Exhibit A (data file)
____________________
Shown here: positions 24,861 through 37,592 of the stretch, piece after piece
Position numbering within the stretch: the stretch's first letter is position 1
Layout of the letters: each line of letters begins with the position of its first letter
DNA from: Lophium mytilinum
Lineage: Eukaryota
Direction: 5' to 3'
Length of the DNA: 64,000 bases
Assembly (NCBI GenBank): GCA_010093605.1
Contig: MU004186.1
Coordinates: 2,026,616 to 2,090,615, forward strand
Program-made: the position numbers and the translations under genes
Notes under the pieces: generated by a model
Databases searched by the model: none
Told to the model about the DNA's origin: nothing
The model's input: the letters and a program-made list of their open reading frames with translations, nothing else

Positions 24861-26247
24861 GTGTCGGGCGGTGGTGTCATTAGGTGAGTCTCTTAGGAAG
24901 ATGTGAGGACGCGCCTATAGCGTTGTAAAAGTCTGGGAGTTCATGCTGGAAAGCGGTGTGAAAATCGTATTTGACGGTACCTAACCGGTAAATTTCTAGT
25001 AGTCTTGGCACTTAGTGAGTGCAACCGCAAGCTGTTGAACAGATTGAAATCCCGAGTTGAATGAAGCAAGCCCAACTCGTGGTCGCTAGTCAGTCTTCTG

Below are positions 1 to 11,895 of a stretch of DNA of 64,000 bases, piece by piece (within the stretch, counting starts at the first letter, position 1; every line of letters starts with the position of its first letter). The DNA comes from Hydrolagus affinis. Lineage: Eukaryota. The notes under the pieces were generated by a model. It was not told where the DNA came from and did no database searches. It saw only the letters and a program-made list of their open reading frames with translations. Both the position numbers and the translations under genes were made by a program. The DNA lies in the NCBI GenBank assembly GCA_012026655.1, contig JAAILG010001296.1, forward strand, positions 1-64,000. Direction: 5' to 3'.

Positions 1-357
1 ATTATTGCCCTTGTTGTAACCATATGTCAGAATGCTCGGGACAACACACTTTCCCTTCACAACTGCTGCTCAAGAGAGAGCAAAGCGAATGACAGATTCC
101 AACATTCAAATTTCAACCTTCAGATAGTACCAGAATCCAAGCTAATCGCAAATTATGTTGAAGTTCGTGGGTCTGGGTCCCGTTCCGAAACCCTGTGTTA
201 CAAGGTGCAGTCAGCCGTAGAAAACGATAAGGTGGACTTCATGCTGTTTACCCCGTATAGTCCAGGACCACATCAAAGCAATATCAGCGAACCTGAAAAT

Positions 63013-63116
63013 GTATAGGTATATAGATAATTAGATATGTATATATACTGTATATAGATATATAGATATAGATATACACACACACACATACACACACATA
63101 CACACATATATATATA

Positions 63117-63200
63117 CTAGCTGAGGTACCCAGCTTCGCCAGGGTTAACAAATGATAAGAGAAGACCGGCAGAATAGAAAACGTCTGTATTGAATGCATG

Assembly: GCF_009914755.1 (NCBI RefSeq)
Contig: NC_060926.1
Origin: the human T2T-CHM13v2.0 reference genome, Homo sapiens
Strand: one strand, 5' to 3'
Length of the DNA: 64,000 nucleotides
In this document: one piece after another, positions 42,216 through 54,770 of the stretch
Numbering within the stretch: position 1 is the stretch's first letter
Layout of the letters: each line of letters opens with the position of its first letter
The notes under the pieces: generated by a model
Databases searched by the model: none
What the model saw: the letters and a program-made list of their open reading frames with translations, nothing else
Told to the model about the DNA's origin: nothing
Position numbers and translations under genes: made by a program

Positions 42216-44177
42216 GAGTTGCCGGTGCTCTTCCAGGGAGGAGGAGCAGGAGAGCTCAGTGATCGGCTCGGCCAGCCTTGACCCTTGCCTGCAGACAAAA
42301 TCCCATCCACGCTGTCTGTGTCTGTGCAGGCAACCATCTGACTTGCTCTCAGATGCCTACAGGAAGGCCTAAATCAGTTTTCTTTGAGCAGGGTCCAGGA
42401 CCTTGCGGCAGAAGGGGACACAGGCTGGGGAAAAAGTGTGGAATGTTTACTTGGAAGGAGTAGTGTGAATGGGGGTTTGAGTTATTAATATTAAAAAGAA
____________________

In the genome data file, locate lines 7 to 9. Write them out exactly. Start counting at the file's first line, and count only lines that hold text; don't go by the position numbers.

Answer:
Length of the DNA: 64,000 bases
Assembly (NCBI GenBank): GCA_010093605.1
Contig: MU004186.1